• J.A. Bergstra, M. Burgess: Local and Global Trust Based on the Concept of Promises. Technical Report PRG0606, Universiteit van Amsterdam, 2006.

  3. P2P Search Engine
    Kaloyan Kanev

    The project aims at developing a search engine based on p2p concepts. The protocol and database have already been implemented and are ready for experiments. The concrete tasks are to integrate search query, query hit, and feedback. The work on indexing and retrieval is cooperated with other people in group. A task to integrate cache mechanism is an option.

    Papers:

    • E. Cohen, A. Fiat, H. Kaplan: Associative Search in Peer to Peer Networks: Harnessing Latent Semantics. Journal of Computer Networks, 51(8), 2007.
    • Q. Lv, P. Cao, E. Cohen, K. Li, S. Shenker: Search and Replication in Unstructured Peer-to-Peer Networks. Proc. 16th International Conference on Supercomputing, 2002.
    • C. Gkantsidis, M. Mihail, A. Saberi: Random Walks in Peer-to-Peer Networks. Twenty-third Annual Joint Conference of the IEEE Computer and Communications Societies (INFOCOM 2004).

    The first paper studies using full-text search in unstructured p2p systems (close to a p2p-based bug search system). The second and third paper discuss techniques to improve search (they can be used for the project work).

  4. Sensor Networks for Smart Buildings
    Milena Makaveeva

    There is a collaborative effort underway to install several sensors in Research I. This involves the CNDS group and the databases group from Jacobs. Milena will work on the collection of context information from desktop computers.

    Papers:

    • G.D. Abowd, A.K. Dey, P.J. Brown, N. Davies, M. Smith, P. Steggles: Towards a Better Understanding of Context and Context-Awareness. Springer LNCS 1707, 1999.
    • J. Burrell, G.K. Gay, K. Kubo, N. Farina: Context-Aware Computing: A Test Case. Springer LNCS 2498, 2002.
    • W.W. Terpstra and J. Kangasharju and C. Leng and A.P. Buchmann: BubbleStorm: Resilient, Probabilistic, and Exhaustive Peer-to-Peer Search, Proc. ACM SIGCOMM 2007, Kyoto, August 2007.

  5. Robot Localization using 802.15.4a
    Anuj Sehgal

    We plan collaborative work with the Robotics group in the context of robot localization using 802.15.4a technology. In particular, we are interested in integrating 802.15.4a NanoLoc transceivers into a hardware platform, ideally running some Linux or BSD-like Unix operating system.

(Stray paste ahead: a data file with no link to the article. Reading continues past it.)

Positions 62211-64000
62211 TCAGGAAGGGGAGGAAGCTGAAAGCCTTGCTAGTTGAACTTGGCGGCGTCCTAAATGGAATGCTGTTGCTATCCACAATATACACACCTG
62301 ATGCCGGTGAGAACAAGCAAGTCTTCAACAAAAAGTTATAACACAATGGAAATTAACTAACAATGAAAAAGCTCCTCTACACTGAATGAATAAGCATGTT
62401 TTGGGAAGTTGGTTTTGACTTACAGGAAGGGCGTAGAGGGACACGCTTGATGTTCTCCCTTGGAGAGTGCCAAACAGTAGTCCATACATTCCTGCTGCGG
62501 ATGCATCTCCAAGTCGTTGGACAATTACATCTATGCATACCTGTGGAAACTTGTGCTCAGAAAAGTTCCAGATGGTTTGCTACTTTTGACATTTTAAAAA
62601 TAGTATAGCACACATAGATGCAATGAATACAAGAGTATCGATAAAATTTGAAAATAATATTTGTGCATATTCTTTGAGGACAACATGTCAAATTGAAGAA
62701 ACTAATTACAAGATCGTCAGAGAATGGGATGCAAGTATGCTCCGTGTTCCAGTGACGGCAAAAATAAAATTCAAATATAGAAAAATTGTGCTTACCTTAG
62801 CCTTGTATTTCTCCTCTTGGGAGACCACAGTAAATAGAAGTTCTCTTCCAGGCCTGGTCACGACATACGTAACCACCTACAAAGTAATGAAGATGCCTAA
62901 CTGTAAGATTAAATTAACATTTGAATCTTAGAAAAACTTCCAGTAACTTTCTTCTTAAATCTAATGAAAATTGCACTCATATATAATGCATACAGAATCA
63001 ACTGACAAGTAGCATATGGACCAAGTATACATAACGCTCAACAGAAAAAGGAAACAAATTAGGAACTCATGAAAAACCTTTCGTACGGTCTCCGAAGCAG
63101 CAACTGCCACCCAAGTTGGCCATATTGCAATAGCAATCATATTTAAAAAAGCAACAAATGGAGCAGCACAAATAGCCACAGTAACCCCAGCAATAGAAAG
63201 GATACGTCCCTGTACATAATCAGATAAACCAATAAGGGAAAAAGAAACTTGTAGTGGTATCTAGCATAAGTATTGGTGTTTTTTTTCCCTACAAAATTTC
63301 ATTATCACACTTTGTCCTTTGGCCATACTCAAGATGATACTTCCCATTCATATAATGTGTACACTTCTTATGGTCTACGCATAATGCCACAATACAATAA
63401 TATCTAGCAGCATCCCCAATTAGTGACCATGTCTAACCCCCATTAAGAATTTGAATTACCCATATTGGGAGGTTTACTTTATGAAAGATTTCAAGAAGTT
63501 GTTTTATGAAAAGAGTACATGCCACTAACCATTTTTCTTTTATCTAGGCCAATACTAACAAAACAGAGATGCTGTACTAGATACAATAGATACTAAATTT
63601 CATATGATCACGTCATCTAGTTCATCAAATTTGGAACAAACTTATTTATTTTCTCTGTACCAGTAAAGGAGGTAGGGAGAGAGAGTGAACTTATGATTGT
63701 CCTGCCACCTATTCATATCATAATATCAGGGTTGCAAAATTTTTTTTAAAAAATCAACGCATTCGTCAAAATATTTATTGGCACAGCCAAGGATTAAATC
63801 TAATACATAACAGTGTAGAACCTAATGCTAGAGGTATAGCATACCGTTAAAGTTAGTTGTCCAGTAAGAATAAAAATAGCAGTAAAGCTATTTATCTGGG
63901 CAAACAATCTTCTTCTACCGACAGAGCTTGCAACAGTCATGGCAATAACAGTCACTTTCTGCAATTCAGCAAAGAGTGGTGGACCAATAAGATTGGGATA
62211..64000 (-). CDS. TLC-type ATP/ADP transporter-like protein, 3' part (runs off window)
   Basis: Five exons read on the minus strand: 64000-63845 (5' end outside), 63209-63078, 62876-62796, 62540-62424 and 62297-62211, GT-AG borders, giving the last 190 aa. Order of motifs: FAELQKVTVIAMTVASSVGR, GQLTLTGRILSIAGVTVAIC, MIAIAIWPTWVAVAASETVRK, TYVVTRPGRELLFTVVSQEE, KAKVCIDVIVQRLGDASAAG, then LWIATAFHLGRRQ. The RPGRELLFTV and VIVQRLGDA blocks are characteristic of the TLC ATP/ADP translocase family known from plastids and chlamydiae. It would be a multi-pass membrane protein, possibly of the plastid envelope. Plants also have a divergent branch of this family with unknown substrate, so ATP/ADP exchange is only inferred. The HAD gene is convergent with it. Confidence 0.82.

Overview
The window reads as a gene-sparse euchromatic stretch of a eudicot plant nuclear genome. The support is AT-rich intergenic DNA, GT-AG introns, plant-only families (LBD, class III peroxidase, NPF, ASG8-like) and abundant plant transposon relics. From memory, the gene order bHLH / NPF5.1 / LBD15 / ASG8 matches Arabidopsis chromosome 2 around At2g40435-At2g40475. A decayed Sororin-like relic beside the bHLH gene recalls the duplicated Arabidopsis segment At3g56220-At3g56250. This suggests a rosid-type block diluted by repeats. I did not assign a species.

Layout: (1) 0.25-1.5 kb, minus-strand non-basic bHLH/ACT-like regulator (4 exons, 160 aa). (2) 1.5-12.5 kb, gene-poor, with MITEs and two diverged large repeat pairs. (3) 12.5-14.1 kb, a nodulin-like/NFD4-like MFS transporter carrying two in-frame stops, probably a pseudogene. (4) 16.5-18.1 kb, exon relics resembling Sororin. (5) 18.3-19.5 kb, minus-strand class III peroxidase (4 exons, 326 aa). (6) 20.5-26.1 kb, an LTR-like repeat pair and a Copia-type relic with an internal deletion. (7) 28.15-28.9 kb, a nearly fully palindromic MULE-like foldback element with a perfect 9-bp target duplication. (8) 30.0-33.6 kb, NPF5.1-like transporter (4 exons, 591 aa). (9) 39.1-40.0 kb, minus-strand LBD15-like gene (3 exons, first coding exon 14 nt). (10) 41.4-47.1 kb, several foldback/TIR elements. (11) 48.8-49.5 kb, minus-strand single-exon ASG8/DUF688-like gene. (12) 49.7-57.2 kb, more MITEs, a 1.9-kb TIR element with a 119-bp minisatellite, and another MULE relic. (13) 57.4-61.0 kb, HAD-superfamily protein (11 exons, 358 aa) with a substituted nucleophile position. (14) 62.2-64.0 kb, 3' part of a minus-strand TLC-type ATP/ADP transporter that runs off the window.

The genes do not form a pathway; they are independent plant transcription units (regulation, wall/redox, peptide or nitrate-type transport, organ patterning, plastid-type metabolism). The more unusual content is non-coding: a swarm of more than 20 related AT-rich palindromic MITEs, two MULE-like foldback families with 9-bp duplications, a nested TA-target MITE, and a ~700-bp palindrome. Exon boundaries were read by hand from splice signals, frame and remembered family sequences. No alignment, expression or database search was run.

Papers:

    • L.D. Nardis, M.-G. Di Benedetto: Overview of the IEEE 802.15.4/4a standards for low data rate Wireless Personal Data Networks. Proc. of the 4th IEEE Workshop on Positioning, Navigation and Communication 2007 (WPNC'07), March 2007.
    • Z. Sahinoglu, S. Gezici: Ranging in the IEEE 802.15.4a Standard, Proc. IEEE Wireless and Microwave Technology Conference (WAMICON 2006), December 2006.
    • M. Kohvakka, M. Kuorilehto, M. Haennikaeinen, T.D. Haemaelaeinen: Performance Analysis of IEEE 802.15.4 and ZigBee for Large-Scale Wireless Sensor Network Applications, Proc. of the 3rd ACM International Workshop On Performance Evaluation of Wireless Ad-hoc, Sensor and Ubiquitous Networks (PE-WASUN '06), 2006.

  6. Translation between SNMP and SYSLOG Notifications
    Vladislav Marinov

    SNMP and SYSLOG are two widely used protocols to communicate event notifications. The latest version of SYSLOG supports a structured data element format and this allows to map between SNMP notifications and SYSLOG messages without loosing information. However, such a mapping has not been specified and there exists no known implementation of this idea. The goal of this project is to specify such a mapping in the form of an Internet-Draft and to prototype an implementation.

    Papers:

    • R. Gerhards: The SYSLOG Protocol, <draft-ietf-syslog-protocol-23.txt>, September 2007.
    • A. Okmianski: Transmission of syslog messages over UDP, <draft-ietf-syslog-transport-udp-12.txt> September 2007.
    • F. Miao, Y. Ma: TLS Transport Mapping for Syslog, <draft-ietf-syslog-transport-tls-11.txt>, November, 2007.
    • J. Kelsey, J. Callas, A. Clemm: Signed syslog Messages, <draft-ietf-syslog-sign-23.txt>, September 2007.
    • A. Balasubramanian, B.N. Levine, A. Venkataramani: DTN Routing as a Resource Allocation Problem, Proc. ACM SIGCOMM 2007, Kyoto, August 2007.
    • S. Jain, K. Fall, R. Patra: Routing in a Delay Tolerant Network, Proc. SIGCOMM 2004, Portland, August 2004.
    • K. Fall: A Delay-Tolerant Network Architecture for Challenged Internets, Proc. SIGCOMM 2003, Karlsruhe, August 2003.